Namely, how should Christians think about the expression of their sexuality in a hypersexualized culture?  What does the Bible teach?  We Christians have come across to the world as prudes, as anti-sex, to the point where teenagers growing up in a conservative Christian context can come to believe that sex is an awful thing.

But this confuses them because the culture around them seems to celebrate sexual expression.  No doubt the changing hormones in their bodies and the influence of friends and media can work together to make exploration of sexual expression nearly unavoidable.  What should Christians do about these forces at work within them and outside them?  Succumb?  Enjoy?  Run away?  Build walls?  Most importantly of all, what does God say about sex?  He created it, didn’t he?  So do we know what he says about sex in the Bible?

So I approach this sermon with some hesitation.  The answer are not easy.  Christians through the ages have had many disagreements about sexuality.  Some Christians have made sexuality a kind of litmus test for faith.  They can give the impression that if you are not sexually pure and self-controlled, you are a second-class Christian and perhaps not even a Christian at all.  But is that true?

And what about participating in sex before marriage?  Is it wrong?

What about cohabitation before marriage?  Can a couple live together first?  What if they live together but don’t have sex?

How much media should a Christian consume?  Is it sinful to look at any media depicting expressions of sex?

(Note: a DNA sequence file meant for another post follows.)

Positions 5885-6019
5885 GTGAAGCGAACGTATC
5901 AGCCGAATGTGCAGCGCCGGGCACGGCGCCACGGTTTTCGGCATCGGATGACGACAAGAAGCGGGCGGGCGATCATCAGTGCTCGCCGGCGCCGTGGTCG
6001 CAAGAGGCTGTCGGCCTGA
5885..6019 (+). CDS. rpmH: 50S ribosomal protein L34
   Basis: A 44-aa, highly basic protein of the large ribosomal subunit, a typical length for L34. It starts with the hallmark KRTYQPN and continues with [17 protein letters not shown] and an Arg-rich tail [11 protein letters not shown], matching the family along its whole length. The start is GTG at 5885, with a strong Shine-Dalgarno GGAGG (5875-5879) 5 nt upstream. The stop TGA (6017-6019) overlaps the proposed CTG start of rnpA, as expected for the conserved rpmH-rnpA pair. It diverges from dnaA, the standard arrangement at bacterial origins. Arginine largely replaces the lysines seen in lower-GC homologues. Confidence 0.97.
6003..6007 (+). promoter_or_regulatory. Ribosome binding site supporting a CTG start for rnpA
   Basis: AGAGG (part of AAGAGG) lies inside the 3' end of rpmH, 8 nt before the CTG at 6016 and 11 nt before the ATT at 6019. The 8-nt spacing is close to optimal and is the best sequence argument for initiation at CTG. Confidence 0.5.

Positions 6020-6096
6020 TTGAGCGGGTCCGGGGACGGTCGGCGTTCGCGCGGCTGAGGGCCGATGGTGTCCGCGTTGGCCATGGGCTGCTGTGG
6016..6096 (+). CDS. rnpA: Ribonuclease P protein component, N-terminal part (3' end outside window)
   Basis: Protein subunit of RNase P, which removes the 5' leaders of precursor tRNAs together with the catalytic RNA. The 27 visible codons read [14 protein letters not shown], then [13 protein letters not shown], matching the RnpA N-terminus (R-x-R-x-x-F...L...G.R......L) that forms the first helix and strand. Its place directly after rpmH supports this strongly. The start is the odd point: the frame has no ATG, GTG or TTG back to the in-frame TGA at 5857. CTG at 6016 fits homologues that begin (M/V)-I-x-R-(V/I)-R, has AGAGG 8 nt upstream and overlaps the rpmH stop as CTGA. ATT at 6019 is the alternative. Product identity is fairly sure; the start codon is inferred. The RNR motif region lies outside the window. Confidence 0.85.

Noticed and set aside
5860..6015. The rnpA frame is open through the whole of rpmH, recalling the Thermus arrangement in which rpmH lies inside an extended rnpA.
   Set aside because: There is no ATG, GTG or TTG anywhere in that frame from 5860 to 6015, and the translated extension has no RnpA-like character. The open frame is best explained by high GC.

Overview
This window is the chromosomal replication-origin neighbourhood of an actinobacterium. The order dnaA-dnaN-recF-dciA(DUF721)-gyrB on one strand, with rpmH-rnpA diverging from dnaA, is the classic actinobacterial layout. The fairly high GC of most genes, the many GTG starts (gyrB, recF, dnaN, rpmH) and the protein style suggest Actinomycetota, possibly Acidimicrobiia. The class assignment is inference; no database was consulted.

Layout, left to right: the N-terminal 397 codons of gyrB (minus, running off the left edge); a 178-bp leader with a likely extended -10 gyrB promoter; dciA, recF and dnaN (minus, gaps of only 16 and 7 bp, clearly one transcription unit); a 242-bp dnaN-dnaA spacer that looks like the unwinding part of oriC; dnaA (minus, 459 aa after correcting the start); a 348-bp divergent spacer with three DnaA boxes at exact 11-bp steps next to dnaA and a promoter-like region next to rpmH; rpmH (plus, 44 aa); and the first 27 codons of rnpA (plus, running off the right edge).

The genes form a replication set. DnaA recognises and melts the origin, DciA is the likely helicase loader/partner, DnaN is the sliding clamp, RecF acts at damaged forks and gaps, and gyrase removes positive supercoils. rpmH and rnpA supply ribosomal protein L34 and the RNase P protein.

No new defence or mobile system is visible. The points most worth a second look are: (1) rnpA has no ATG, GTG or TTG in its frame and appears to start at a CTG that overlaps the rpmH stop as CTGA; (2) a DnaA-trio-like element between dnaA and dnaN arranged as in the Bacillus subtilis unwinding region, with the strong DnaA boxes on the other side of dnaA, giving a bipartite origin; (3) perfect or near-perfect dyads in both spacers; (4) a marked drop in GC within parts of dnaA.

Finally, is it possible for Christians hold to a traditional sexual ethic of purity in a gracious way?

So if you want to learn more about sexuality, we welcome you to join us at Faith Church on Sunday September 18.

FOLLOW-UP POST – Click here to find out how we answered the questions above when we talked about the Scriptures and Sex on 9/18/16.

Why we have had four sermons about sex in less than two months

7 May

relationshipstatusDo you realize that we have talked about sex in four sermons in less than two months?  Take a gander:

  • March 30 – 1 Cor. 5:1-11 – Paul mentions incest and sexual immorality
  • April 13 – 1 Cor. 6:9-11 – Paul mentions sexual immorality and homosexuality
  • April 27 – 1 Cor 6:12-20 – The whole thing is about sexual purity
  • May 5 – 1 Cor 7:1-9 – Paul talks about sex in marriage

I’m slightly embarrassed about this prevalence of the topic of sex in these sermons.  But there it is.

So why did this happen?  Going back to the historical situation in the city of Corinth, we hear how Paul describes it in 1 Cor 7:2 “there is so much immorality”.  I can’t tell you how many people, since we started this series, have remarked that it feels like Paul was writing to the church in America in 2014.  We live in a world where the expression of our sexuality has moved from a private thing to a public thing.